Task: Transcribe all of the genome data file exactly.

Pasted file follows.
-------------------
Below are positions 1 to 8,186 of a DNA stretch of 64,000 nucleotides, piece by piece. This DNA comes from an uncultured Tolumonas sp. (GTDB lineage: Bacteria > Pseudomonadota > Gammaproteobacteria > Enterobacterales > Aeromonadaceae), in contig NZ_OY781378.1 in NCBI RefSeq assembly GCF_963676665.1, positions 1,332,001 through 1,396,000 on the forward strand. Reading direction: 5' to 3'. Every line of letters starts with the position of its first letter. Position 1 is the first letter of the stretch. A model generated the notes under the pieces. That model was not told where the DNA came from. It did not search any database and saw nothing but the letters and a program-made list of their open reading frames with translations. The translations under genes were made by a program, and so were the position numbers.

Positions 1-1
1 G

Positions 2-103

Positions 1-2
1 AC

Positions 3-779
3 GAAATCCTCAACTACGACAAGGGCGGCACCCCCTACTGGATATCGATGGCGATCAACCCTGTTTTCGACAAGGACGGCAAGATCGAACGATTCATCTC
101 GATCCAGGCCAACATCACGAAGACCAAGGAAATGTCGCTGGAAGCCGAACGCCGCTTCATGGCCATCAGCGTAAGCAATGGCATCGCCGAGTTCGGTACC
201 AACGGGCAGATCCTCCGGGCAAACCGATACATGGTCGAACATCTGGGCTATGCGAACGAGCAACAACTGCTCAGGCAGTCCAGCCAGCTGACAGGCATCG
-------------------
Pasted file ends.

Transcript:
Below are positions 1 to 8,186 of a DNA stretch of 64,000 nucleotides, piece by piece. This DNA comes from an uncultured Tolumonas sp. (GTDB lineage: Bacteria > Pseudomonadota > Gammaproteobacteria > Enterobacterales > Aeromonadaceae), in contig NZ_OY781378.1 in NCBI RefSeq assembly GCF_963676665.1, positions 1,332,001 through 1,396,000 on the forward strand. Reading direction: 5' to 3'. Every line of letters starts with the position of its first letter. Position 1 is the first letter of the stretch. A model generated the notes under the pieces. That model was not told where the DNA came from. It did not search any database and saw nothing but the letters and a program-made list of their open reading frames with translations. The translations under genes were made by a program, and so were the position numbers.

Positions 1-1
1 G

Positions 2-103

Positions 1-2
1 AC

Positions 3-779
3 GAAATCCTCAACTACGACAAGGGCGGCACCCCCTACTGGATATCGATGGCGATCAACCCTGTTTTCGACAAGGACGGCAAGATCGAACGATTCATCTC
101 GATCCAGGCCAACATCACGAAGACCAAGGAAATGTCGCTGGAAGCCGAACGCCGCTTCATGGCCATCAGCGTAAGCAATGGCATCGCCGAGTTCGGTACC
201 AACGGGCAGATCCTCCGGGCAAACCGATACATGGTCGAACATCTGGGCTATGCGAACGAGCAACAACTGCTCAGGCAGTCCAGCCAGCTGACAGGCATCG